How do I process back-molded foils?

Material – Application - Processing

Plastic parts that are created by means of foil back-molding are used in many different sectors. At first glance, these parts do not seem to have much in common with the original foils as their shape, material thickness and stability have been changed by back-molding.

Processes, material and fields of application of back-molded foils:

As an aid to better understanding of the process, we will give you here a very simplified explanation of foil back-molding. First of all, a foil material is selected which, due to its material properties, is best suited for the conditions of use it will subsequently be subjected to. The next step is to carry out the printing, which is decisive for visual appearance later on. The foils are then cut to size in the mold and injected from the back (injection molding). The results are plastic parts that ideally match their intended purpose. In the automotive sector such parts include center consoles, speedometer dials, trimming, emblems and displays etc. The reason why this process is so wide spread is simple.

The plastic parts produced in this way can be manufactured relatively quickly, flexibly and cheaply and thanks to the print can be made in any décor whatsoever. If you look into the cockpits of today’s cars you will see trimming and center consoles in deceptively real-looking wood or carbon décor. These are all back-molded foils. They come in many different designs, depending on what the customer wants in high-gloss, carbon, chrome or metal finishes, in a structured look, with brushed metal or wood decors and in many different colors. The fields of application are as diverse as the myriad of designs themselves. The most commonly used foils are ones made of polycarbonate, polypropylene, acrylate, PET-G or polyester.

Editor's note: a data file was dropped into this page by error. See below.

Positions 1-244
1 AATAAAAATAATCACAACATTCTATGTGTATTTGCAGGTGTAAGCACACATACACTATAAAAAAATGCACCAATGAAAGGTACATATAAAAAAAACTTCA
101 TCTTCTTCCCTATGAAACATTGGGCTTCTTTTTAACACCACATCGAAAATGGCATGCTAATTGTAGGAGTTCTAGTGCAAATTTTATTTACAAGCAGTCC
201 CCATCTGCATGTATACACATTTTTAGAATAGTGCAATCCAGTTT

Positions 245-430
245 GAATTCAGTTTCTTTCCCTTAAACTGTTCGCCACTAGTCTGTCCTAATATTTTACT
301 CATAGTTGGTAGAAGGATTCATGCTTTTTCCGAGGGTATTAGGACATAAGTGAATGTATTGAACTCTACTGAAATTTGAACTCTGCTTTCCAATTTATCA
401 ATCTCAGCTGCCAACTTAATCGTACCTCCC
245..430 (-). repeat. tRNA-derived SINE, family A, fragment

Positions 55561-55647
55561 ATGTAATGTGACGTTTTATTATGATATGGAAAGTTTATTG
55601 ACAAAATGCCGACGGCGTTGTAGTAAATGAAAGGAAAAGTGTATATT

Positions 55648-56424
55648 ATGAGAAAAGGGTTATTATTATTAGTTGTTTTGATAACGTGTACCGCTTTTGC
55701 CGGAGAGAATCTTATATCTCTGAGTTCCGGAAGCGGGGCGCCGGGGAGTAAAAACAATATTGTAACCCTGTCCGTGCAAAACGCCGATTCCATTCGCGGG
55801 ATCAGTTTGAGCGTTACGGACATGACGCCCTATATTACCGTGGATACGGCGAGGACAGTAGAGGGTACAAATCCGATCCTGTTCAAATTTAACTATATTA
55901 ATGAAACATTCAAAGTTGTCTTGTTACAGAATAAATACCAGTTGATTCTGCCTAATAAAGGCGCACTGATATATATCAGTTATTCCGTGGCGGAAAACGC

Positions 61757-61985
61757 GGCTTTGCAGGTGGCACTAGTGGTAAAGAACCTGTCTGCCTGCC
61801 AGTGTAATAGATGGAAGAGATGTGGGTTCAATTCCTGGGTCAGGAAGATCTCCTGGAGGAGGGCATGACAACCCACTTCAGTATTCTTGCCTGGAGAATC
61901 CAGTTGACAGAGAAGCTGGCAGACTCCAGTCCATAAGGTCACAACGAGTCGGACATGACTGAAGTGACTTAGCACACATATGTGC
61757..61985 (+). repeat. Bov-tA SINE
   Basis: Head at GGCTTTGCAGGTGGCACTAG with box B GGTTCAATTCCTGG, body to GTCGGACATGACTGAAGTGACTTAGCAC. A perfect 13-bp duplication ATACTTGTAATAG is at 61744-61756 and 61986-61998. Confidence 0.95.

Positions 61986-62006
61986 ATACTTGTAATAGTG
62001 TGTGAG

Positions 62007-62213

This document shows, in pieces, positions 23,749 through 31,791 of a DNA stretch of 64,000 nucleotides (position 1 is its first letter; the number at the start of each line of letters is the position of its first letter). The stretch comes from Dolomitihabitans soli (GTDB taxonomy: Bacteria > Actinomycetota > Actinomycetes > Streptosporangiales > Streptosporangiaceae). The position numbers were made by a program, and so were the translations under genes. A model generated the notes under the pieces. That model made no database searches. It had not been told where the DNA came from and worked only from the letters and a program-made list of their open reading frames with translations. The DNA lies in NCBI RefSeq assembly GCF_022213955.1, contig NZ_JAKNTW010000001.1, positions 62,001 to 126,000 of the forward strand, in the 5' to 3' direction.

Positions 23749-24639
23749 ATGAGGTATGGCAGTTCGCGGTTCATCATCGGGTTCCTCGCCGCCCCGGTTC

Processing of back-molded foils:

The foils are cut with die cutters, laser or knife plotters depending on the production volume and accuracy of detail required. The cutters score through high speed, which makes them very cost-effective for medium and large series. However, the expensive production of the cutting die pushes costs up and makes production unprofitable for small series. Where printed foils are concerned, which must be cut out so accurately that they subsequently fit into bordering areas perfectly, the die is often not accurate enough.

Knives get blunt over time causing a loss in cutting quality. Follow-up costs for tool replacement and the machine downtimes this involves are inevitable.


Laser cutting scores points where accuracy is concerned. Back-molded foils are very often printed and this makes the use of a camera necessary during processing. The material is positioned using reference marks. This ensures exact cutting along the printed contour. The material does not have to be fixed because laser cutting is a contact-free process. The contour can be adapted flexibly without any great effort. So even small series or one-off products can be cut profitably.

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